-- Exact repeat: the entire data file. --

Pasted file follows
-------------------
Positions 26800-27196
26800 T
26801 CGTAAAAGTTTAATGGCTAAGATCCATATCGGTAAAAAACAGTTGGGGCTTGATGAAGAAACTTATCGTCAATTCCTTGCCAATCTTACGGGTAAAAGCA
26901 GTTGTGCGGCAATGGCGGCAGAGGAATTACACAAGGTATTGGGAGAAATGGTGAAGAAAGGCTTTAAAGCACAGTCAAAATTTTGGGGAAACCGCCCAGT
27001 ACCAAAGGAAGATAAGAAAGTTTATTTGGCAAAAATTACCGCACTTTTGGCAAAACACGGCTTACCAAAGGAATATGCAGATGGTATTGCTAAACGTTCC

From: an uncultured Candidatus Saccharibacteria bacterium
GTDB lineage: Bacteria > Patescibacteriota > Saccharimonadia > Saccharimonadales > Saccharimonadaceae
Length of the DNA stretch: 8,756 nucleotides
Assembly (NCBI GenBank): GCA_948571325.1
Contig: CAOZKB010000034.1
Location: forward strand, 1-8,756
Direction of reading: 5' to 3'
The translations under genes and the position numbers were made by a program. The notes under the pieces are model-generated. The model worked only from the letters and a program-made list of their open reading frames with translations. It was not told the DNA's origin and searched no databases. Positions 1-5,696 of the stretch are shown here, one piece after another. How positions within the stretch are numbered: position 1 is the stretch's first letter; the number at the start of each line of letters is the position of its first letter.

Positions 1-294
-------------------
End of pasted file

Positions 26800-27196
26800 T
26801 CGTAAAAGTTTAATGGCTAAGATCCATATCGGTAAAAAACAGTTGGGGCTTGATGAAGAAACTTATCGTCAATTCCTTGCCAATCTTACGGGTAAAAGCA
26901 GTTGTGCGGCAATGGCGGCAGAGGAATTACACAAGGTATTGGGAGAAATGGTGAAGAAAGGCTTTAAAGCACAGTCAAAATTTTGGGGAAACCGCCCAGT
27001 ACCAAAGGAAGATAAGAAAGTTTATTTGGCAAAAATTACCGCACTTTTGGCAAAACACGGCTTACCAAAGGAATATGCAGATGGTATTGCTAAACGTTCC

From: an uncultured Candidatus Saccharibacteria bacterium
GTDB lineage: Bacteria > Patescibacteriota > Saccharimonadia > Saccharimonadales > Saccharimonadaceae
Length of the DNA stretch: 8,756 nucleotides
Assembly (NCBI GenBank): GCA_948571325.1
Contig: CAOZKB010000034.1
Location: forward strand, 1-8,756
Direction of reading: 5' to 3'
The translations under genes and the position numbers were made by a program. The notes under the pieces are model-generated. The model worked only from the letters and a program-made list of their open reading frames with translations. It was not told the DNA's origin and searched no databases. Positions 1-5,696 of the stretch are shown here, one piece after another. How positions within the stretch are numbered: position 1 is the stretch's first letter; the number at the start of each line of letters is the position of its first letter.

Positions 1-294